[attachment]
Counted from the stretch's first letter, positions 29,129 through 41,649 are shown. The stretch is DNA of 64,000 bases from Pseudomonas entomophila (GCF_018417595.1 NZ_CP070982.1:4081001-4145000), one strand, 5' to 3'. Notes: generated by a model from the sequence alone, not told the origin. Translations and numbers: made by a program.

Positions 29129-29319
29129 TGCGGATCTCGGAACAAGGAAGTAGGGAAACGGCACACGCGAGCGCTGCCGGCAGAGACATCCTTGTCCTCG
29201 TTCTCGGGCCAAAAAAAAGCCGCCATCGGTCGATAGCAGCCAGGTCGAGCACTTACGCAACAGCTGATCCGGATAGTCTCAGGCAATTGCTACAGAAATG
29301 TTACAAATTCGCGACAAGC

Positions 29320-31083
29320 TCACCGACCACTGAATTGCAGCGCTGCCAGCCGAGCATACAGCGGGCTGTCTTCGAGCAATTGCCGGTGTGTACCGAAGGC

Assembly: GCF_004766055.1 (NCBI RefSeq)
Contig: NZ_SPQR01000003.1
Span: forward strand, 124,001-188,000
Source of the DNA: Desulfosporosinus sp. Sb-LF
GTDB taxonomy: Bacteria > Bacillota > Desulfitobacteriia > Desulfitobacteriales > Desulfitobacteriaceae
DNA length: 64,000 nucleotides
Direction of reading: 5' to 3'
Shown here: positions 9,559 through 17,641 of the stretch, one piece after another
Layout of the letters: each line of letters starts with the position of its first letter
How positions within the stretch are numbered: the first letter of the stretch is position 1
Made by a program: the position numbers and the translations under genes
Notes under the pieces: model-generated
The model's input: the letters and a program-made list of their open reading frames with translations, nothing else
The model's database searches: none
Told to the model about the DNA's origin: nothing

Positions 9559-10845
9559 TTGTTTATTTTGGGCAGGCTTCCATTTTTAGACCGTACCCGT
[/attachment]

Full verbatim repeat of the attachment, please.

Counted from the stretch's first letter, positions 29,129 through 41,649 are shown. The stretch is DNA of 64,000 bases from Pseudomonas entomophila (GCF_018417595.1 NZ_CP070982.1:4081001-4145000), one strand, 5' to 3'. Notes: generated by a model from the sequence alone, not told the origin. Translations and numbers: made by a program.

Positions 29129-29319
29129 TGCGGATCTCGGAACAAGGAAGTAGGGAAACGGCACACGCGAGCGCTGCCGGCAGAGACATCCTTGTCCTCG
29201 TTCTCGGGCCAAAAAAAAGCCGCCATCGGTCGATAGCAGCCAGGTCGAGCACTTACGCAACAGCTGATCCGGATAGTCTCAGGCAATTGCTACAGAAATG
29301 TTACAAATTCGCGACAAGC

Positions 29320-31083
29320 TCACCGACCACTGAATTGCAGCGCTGCCAGCCGAGCATACAGCGGGCTGTCTTCGAGCAATTGCCGGTGTGTACCGAAGGC

Assembly: GCF_004766055.1 (NCBI RefSeq)
Contig: NZ_SPQR01000003.1
Span: forward strand, 124,001-188,000
Source of the DNA: Desulfosporosinus sp. Sb-LF
GTDB taxonomy: Bacteria > Bacillota > Desulfitobacteriia > Desulfitobacteriales > Desulfitobacteriaceae
DNA length: 64,000 nucleotides
Direction of reading: 5' to 3'
Shown here: positions 9,559 through 17,641 of the stretch, one piece after another
Layout of the letters: each line of letters starts with the position of its first letter
How positions within the stretch are numbered: the first letter of the stretch is position 1
Made by a program: the position numbers and the translations under genes
Notes under the pieces: model-generated
The model's input: the letters and a program-made list of their open reading frames with translations, nothing else
The model's database searches: none
Told to the model about the DNA's origin: nothing

Positions 9559-10845
9559 TTGTTTATTTTGGGCAGGCTTCCATTTTTAGACCGTACCCGT